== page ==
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Clin Infect Dis. 1994 Sep;19(3):528-40.

The International Tuberculosis Campaign: a pioneering venture in mass vaccination and research.

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  • 1Department of Epidemiology, School of Hygiene and Public Health, Johns Hopkins University, Baltimore, Maryland.

Abstract

If an American pediatrician's conversation with Dr. Johannes Holm, a Danish pathisiologist and future director of the International Tuberculosis Campaign, had not been interrupted, the campaign would probably not have become a monumental precedent for world health activities. The International Tuberculosis Campaign was conducted under the auspices of the United Nations International Children's Emergency Fund and three Scandinavian voluntary organizations. In a program that started in the war-torn areas of Europe, nearly 30 million persons underwent tuberculin testing, and almost 14 million were given BCG (bacille Calmette-Guérin) vaccine. In addition, a postgraduate school for physicians was initiated, new laboratories were established and old ones were improved, hundreds of young doctors and nurses were introduced to international public health, and, perhaps most important, research and service were successfully integrated. The success of the campaign led to its becoming the first major disease control and research activity of the World Health Organization.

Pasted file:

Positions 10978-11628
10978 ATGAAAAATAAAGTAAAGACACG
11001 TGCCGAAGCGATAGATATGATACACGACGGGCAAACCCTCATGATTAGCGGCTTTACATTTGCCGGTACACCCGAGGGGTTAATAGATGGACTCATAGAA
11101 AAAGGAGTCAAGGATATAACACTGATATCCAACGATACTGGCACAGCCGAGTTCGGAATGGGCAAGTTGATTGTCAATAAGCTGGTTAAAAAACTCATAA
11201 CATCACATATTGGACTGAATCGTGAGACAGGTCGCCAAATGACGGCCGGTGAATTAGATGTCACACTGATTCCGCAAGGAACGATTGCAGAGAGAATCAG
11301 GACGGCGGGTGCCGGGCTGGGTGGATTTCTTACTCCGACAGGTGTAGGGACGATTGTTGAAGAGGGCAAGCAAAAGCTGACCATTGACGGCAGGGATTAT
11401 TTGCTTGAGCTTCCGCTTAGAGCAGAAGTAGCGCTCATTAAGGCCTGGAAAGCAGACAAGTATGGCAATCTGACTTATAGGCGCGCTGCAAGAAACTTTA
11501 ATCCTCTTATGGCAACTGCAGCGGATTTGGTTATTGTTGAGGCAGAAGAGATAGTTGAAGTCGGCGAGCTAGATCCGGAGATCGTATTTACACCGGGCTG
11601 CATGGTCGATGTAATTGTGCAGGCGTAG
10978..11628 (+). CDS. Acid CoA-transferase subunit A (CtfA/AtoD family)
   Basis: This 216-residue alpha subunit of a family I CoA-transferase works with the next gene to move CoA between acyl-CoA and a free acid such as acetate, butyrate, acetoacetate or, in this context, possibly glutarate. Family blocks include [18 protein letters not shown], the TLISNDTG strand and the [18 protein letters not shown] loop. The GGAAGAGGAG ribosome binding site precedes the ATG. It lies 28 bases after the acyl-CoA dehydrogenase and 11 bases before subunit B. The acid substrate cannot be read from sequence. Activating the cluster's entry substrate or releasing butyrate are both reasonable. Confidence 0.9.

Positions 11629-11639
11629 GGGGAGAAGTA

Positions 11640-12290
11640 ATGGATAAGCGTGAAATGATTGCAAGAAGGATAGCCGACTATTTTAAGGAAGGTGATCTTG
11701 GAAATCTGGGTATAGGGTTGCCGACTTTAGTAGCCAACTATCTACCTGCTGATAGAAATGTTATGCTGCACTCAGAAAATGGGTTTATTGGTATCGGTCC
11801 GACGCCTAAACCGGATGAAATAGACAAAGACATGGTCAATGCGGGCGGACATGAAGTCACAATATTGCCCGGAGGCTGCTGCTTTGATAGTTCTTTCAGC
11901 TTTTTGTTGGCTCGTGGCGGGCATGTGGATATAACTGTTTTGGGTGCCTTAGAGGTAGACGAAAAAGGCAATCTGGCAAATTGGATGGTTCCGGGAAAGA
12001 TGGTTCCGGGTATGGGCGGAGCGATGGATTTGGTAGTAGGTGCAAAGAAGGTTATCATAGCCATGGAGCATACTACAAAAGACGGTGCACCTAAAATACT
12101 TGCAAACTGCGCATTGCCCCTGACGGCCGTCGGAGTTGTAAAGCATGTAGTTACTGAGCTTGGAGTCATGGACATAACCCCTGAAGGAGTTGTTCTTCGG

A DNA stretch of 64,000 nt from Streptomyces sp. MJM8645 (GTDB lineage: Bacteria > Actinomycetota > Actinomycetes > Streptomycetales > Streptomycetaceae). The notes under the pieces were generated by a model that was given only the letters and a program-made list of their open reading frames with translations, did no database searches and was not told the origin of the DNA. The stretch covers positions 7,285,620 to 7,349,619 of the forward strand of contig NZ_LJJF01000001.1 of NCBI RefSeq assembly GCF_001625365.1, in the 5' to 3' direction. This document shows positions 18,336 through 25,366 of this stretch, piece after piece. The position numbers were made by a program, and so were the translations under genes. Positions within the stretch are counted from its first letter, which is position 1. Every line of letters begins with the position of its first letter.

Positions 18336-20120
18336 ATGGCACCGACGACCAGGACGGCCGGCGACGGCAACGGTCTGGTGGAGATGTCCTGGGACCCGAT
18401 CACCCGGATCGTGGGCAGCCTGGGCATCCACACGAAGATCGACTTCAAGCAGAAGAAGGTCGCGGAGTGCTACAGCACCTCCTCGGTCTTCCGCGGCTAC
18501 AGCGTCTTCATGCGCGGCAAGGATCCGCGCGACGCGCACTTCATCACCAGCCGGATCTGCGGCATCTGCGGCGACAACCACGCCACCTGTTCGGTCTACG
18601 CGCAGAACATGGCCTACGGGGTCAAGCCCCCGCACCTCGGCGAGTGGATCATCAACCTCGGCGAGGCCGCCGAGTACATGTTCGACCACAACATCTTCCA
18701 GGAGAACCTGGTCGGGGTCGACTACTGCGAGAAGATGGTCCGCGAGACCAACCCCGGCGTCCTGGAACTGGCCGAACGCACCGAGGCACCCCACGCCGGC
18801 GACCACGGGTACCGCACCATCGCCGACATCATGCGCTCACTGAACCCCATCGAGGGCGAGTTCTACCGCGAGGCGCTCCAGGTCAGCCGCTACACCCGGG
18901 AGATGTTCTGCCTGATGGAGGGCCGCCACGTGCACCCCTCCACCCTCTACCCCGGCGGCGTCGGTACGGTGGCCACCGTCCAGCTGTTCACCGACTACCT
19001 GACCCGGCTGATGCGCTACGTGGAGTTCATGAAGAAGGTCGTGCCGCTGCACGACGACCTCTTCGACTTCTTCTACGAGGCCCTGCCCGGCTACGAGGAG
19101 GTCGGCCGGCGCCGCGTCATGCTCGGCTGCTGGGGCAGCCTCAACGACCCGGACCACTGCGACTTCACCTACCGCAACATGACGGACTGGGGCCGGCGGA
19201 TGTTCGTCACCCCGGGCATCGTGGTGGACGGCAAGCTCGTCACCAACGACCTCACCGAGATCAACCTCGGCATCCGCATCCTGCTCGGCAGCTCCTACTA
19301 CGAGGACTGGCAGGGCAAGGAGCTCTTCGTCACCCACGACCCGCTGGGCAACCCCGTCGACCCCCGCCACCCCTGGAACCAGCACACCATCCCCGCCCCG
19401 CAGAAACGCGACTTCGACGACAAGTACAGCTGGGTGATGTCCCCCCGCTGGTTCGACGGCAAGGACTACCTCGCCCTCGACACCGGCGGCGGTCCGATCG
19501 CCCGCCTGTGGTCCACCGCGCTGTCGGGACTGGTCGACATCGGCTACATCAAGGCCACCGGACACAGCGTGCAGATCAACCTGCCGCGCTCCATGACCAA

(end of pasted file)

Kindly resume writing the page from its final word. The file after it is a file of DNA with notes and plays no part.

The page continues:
PMID:
7811874
[PubMed - indexed for MEDLINE]
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